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Pedestrians brave the cold as they get on a streetcar in Toronto during a cold snap across Southern Ontario on Jan. 7, 2014. (Aaron Vincent Elkaim/The Canadian Press)
Pedestrians brave the cold as they get on a streetcar in Toronto during a cold snap across Southern Ontario on Jan. 7, 2014. (Aaron Vincent Elkaim/The Canadian Press)

Disabled streetcars fuel Fords’ war against above-ground rail transit Add to ...

The stranding of thousands of Torontonians by streetcars disabled by the freezing weather became fodder for the Fords’ war against above-ground rail transit on Wednesday.

Councillor Doug Ford blamed the city’s continued use of streetcars for Tuesday’s transit woes, saying that part of his brother Rob’s re-election campaign will be focused on “putting every single penny we have toward underground rapid transit, meaning subways. Not streetcars – they get frozen. Not an antiquated system that’s been around since 1900. We want a modern system.”

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Toronto Transit Commission chief customer officer Chris Upfold had said the streetcar problem was caused by the pneumatic systems that control the brakes and doors. “If you get moisture into those air systems or you get cold around those air systems, they just stop working,” Mr. Upfold said on Tuesday. “The air releases, the brakes come on and then you have a disabled streetcar.”

The incoming fleet of new streetcars will not suffer the same problems with the cold, according to the commission. For TTC chair Karen Stintz, that reduces the necessity of paying now to upgrade the older vehicles.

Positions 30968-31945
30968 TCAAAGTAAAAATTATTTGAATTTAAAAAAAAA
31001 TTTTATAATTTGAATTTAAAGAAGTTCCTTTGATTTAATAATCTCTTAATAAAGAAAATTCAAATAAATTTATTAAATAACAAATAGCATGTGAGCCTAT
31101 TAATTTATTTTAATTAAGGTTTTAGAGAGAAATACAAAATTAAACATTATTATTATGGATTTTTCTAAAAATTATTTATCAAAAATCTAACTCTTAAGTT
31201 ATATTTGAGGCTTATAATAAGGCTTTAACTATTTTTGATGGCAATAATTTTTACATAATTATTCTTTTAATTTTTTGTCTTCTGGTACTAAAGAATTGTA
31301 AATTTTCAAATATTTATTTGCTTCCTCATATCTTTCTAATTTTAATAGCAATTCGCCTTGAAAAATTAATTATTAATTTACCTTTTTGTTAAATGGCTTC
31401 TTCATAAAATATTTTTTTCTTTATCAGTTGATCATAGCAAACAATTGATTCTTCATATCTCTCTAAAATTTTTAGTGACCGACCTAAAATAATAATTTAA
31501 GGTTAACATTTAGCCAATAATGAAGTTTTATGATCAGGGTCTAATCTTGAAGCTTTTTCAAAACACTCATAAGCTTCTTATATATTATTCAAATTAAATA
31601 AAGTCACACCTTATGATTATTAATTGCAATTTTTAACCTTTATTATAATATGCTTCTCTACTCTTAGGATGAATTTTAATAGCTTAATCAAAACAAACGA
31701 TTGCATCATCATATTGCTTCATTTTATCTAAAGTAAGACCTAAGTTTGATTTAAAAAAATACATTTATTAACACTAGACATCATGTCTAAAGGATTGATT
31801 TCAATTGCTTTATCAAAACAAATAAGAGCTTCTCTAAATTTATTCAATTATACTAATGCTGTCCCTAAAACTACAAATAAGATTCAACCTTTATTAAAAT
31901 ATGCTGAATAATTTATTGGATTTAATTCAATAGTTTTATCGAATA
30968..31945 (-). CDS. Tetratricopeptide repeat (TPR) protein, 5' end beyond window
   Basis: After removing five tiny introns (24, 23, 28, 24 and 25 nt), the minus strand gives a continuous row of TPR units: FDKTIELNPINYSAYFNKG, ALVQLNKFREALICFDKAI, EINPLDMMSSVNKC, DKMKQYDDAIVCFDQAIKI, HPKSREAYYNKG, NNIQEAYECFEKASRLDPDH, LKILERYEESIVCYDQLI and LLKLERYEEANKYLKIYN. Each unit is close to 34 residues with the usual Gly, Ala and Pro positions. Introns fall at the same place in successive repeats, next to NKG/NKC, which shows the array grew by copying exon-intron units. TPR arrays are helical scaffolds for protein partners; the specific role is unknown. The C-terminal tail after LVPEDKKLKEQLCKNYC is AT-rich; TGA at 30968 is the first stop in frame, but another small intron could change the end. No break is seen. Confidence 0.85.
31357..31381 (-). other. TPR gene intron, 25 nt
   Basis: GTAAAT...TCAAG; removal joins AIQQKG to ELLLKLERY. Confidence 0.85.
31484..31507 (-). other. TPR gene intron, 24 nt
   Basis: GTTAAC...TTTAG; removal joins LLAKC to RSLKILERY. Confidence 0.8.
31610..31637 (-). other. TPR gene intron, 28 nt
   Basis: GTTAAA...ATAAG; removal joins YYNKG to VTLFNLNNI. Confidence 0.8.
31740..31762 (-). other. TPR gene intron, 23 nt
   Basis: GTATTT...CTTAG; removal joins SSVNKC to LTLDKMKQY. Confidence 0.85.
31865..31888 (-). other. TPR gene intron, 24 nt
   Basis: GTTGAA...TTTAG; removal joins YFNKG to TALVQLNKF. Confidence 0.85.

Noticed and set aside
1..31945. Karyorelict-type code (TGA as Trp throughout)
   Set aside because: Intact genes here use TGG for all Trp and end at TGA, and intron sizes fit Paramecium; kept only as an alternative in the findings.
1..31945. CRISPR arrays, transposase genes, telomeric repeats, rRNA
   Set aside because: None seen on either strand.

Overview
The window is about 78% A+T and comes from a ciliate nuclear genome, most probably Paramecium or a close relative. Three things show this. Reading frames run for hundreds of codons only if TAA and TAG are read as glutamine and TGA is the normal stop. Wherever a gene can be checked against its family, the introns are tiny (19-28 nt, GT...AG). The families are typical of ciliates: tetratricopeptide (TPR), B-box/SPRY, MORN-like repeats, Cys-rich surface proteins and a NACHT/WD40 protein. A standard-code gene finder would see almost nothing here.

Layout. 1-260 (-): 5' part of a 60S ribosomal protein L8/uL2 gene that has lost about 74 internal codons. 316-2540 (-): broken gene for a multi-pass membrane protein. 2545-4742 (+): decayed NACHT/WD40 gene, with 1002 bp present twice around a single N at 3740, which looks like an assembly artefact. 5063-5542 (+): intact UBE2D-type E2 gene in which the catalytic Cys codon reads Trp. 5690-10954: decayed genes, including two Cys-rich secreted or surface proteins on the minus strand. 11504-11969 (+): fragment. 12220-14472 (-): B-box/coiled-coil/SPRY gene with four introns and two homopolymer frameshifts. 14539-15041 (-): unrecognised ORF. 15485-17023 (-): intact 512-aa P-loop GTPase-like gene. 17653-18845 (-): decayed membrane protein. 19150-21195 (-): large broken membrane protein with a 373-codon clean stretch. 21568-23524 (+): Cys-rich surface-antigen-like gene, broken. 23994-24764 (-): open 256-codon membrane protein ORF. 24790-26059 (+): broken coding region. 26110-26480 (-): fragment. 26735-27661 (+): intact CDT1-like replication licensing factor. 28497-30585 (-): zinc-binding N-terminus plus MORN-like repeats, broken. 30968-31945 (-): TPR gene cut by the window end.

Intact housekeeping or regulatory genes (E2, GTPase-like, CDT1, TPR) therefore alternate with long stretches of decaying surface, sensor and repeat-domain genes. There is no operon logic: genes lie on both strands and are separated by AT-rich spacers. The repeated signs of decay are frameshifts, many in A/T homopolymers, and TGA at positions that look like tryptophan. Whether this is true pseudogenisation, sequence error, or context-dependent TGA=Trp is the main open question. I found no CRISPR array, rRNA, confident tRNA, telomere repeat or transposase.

Asked whether the current fleet was allowed to run down after the replacements were ordered, and whether the city was seeing the result of investing in the future instead of doing preventive maintenance, Ms. Stintz said simply that “it’s always a balance.”

Mr. Ford’s solution to the problem would be to replace streetcars with articulated buses on some downtown arterials. “Nothing is more frustrating for people driving downtown than if they get stuck behind a streetcar on Dundas, on King or on Queen,” he said.

However, replacing streetcars on those routes would take an enormous number of buses. The King car is the TTC’s busiest surface route, carrying about 57,000 people daily, with the Queen and Dundas streetcars carrying a total of 75,000 passengers each day. By contrast, the Sheppard subway carries about 50,000 people each day.

And with a large new fleet of streetcars on the way, TTC chief executive officer Andy Byford said Wednesday that the die is cast. “We’ve ordered the new streetcars. They’re coming now. I think we need to make best use of the fleet that we’ve ordered,” he said.

In response to Mr. Ford’s comment that the mayor would be running on a campaign focused on underground transit, Mr. Byford said: “I don’t think the debate is as simple as LRT or subway or bus. I think that a successful city adopts a range of transport solutions. … I think the key to it is getting the right mode for the right area.”

On Tuesday, before Mr. Ford made his latest pitch for underground transit, Mr. Upfold said streetcars are as robust as any other form of transit, and he defended their value to the city. “Part of streetcars is about the kind of city that you live in,” he said. “I can’t imagine having Queen Street – when you think about Queen Street, you think about that café culture and those bars along Queen – running a giant articulated diesel bus up and down there every 30 seconds.”

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